Q: I love what I do, but it frustrates me
that because I design for a living I
don’t feel like I get much respect.
Corporate colleagues, clients and
even some of my non-designer
friends act like my career isn’t a
“real job.” What do I need to do to
gain some credibility?
The problem you’ve identified isn’t exclusive to
graphic designers. It’s a common complaint among
people who make their livelihood by leveraging their
own creative abilities. Think of the 1980s song by
Dire Straits, "Money For Nothing":
Now look at them yo-yos, that’s the way you do it
You play the guitar on the MTV
That ain’t workin’, that’s the way you do it
Money for nothin’ and chicks for free
The song’s lyrics are written from the point of
view of a blue-collar worker watching music videos.
And—just like the couch potato who assumes that
any activity that doesn’t generate sweat isn’t really
work at all—many people are of the opinion that
creatives have it pretty easy.
The reality, of course, is that the pressures
brought on by your creative gifts and talents can be
enormous. In all likelihood, you work some very long
hours—well beyond those actually spent at the office
as you doodle and noodle over projects, or wake up
terrified that you sent the printer a wrong file. The
perception other people hold about your livelihood is
a lot more glamorous. They see the beautiful results
of your blood, sweat and tears but not what it took
to produce those results. They notice the awards on
your wall and the fun toys in your office. They may
see you as you fly off to a remote photo shoot, get
wined and dined by vendors and come into the office
late (not knowing of your third-shift press check). To
them, that ain’t working.
So what can you do to correct any misperceptions
and ultimately garner a little more respect? For starters, let’s take a look at where others’ assessments
come from. In a corporate setting, you may be part
of a “creative services team” or a “communications
department.” You’re a piece of a larger whole that is
in the serious business of selling something and—
unless you’re working for the government—your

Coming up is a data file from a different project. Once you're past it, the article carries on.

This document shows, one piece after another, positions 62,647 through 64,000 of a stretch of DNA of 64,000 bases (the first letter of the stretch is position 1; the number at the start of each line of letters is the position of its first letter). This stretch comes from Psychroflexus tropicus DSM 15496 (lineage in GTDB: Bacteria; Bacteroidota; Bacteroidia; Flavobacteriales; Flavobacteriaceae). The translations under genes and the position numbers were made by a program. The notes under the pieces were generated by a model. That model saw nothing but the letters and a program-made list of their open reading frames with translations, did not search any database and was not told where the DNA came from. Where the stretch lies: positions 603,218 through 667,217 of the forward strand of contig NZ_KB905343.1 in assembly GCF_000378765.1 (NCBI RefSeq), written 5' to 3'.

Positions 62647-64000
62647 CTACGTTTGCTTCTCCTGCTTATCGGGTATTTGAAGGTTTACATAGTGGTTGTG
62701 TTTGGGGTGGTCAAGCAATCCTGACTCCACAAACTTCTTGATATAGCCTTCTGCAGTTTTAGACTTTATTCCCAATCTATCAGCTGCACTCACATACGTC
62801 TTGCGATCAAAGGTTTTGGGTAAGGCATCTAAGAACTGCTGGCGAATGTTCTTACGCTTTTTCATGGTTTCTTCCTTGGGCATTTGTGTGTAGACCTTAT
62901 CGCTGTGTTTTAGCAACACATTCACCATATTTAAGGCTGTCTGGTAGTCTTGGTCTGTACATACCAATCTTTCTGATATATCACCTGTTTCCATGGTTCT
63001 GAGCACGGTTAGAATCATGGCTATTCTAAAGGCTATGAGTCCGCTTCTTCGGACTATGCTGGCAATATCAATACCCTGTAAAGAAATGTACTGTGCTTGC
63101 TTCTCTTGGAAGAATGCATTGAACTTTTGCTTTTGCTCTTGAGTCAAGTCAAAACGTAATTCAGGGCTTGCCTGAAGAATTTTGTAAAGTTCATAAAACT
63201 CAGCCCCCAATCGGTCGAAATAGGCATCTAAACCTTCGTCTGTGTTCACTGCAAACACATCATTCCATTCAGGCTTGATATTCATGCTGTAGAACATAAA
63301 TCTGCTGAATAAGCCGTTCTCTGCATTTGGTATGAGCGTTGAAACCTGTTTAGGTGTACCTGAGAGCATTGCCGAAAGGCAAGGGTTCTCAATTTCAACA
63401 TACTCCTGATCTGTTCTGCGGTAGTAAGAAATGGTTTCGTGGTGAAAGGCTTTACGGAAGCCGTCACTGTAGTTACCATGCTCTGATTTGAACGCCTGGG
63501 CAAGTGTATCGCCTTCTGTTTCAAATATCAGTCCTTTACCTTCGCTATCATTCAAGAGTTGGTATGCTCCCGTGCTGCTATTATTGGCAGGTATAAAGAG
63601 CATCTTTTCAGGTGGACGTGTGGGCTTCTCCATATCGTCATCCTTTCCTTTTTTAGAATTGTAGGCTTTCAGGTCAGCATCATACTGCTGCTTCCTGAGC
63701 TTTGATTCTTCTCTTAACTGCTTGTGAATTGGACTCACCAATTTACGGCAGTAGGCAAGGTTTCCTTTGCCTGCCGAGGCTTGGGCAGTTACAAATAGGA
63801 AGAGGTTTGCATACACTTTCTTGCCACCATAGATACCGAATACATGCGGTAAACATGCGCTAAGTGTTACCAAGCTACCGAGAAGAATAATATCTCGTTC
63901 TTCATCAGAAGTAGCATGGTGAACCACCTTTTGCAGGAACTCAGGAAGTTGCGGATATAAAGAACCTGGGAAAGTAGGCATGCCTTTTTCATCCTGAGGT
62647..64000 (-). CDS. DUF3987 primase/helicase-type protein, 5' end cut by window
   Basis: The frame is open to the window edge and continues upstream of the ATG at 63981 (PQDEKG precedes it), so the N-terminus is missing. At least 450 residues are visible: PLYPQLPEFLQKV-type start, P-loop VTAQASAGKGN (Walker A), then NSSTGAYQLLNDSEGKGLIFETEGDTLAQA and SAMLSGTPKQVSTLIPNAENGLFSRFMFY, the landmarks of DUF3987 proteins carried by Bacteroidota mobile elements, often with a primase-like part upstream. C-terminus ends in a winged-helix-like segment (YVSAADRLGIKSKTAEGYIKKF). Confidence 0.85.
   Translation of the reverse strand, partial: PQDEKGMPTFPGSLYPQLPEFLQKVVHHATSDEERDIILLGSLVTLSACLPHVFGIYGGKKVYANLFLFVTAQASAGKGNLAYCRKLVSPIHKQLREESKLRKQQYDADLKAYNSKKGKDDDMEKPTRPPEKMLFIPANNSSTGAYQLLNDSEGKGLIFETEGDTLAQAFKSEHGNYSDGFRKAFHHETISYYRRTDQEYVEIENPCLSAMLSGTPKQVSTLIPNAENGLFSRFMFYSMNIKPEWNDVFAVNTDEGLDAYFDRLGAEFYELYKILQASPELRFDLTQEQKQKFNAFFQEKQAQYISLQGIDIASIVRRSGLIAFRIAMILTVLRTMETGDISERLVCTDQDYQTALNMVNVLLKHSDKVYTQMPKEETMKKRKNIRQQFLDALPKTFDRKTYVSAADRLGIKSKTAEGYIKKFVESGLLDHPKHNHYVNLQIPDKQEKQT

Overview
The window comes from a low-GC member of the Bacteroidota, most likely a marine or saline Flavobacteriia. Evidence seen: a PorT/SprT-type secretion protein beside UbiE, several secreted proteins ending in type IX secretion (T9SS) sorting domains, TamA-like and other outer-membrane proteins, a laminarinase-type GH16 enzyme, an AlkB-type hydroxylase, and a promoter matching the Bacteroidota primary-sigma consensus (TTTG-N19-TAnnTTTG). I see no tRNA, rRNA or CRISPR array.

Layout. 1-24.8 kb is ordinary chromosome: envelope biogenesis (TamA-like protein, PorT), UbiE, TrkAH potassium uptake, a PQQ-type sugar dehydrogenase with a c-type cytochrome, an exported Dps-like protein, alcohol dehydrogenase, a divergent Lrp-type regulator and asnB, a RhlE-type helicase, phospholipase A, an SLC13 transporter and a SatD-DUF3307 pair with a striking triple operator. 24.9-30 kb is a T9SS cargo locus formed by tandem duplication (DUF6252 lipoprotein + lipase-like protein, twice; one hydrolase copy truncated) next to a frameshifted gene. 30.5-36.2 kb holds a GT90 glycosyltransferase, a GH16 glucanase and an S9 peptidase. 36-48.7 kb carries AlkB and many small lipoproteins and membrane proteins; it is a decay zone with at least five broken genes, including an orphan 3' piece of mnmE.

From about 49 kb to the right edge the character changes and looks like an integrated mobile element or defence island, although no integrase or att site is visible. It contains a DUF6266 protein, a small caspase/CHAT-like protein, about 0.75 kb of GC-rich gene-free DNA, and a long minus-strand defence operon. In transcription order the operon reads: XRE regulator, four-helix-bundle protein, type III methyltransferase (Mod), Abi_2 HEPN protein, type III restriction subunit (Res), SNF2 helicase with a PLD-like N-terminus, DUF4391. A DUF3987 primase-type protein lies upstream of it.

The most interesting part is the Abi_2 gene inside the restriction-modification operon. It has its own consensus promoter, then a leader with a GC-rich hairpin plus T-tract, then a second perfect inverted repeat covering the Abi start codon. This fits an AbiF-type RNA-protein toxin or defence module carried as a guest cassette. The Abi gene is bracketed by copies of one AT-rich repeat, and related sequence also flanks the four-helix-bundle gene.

employer has to make a profit. In that context, you
may be seen as overhead; in most cases you and
your colleagues are not directly generating income
and in fact the activities of your department are on
the other side of the balance sheet.
Now consider all the people who are directly
involved in the generation of your company’s revenue:
the salespeople, agents, managers, accountants
and others. Think about their workday, what concerns
they have, the problems they face and even
their work environments. Odds are good that their
roles and work lives are a lot different from yours.
Right or wrong, they may believe—because they did
take an art class, after all—that your job isn’t really
all that demanding. If you’re working within an
agency or design firm that has account executives,
you might sometimes face a similar attitude.
Here are a few things you can do to help
advance your own cause and maybe even help the
rest of us “yo-yos” in the process.
1. Be a professional. Early in your career you
were certainly conscious about what was expected
in terms of procedures to be followed. You probably
made it a point to be at meetings on time or
even early. Maybe you volunteered for extra work
or assignments. You may have dressed carefully for
work each morning. For some people, an unconscious
erosion of these standards over time has compromised
how they are viewed by others. This is not
meant to suggest that designers must wear neckties
or high heels to be well received by non-designer
colleagues, but by being sensitive to the cultural
norms in your work environment, you can do much
to enhance your own standing. Look at how your
colleagues in other departments conduct themselves
and evaluate whether your own manner serves you.
2. Know the business. If you work for a financial
services organization, for example, it is critical that
you know more than just a little about financial
services. The greater your knowledge, the more you
can offer in terms of communication and perhaps
even business strategies, and the more credibility
you’ll have. Keep current by reading trade publications,
go to an industry association meeting or ask
a colleague to suggest a good book. The insight you
gain can go far not only in enhancing your own
standing, but could also help you develop more
effective design solutions.
3. Share your world. While you’re brushing up
on product knowledge and learning more about
the business climate of the industry you work for,
make it a point to share a bit of the design world
with your colleagues. Invite your associates to hear
a speaker at a local art directors club or AIGA
chapter meeting. Clip articles from trade publications
and share them with others. Take your nondesigner colleagues to an awards presentation or circulate awards annuals so they can see the design
work being done for other industries. In short, help
others to see design as a true profession, complete
with ethical standards and expectations, professional
associations and opportunities for continued
growth and development.
Finally, when you’re thinking about perceptions
held by others, acknowledge human nature. It
is common to judge, and people do it without even
thinking about it—to take one look and summarize a
whole person (or profession) based on limited information.
This habit comes from the mind’s need to
categorize the world in order to be able to function
without becoming overwhelmed. If you feel you’re
not being taken seriously, might it be in part because
you act flip or cavalier? Does the way you act send a
message that you don’t care what others think? Are
you doing all that you can to position design as a
Look at yourself through the eyes of others.
Then you can decide whether what you’re putting
forth is what you want to project.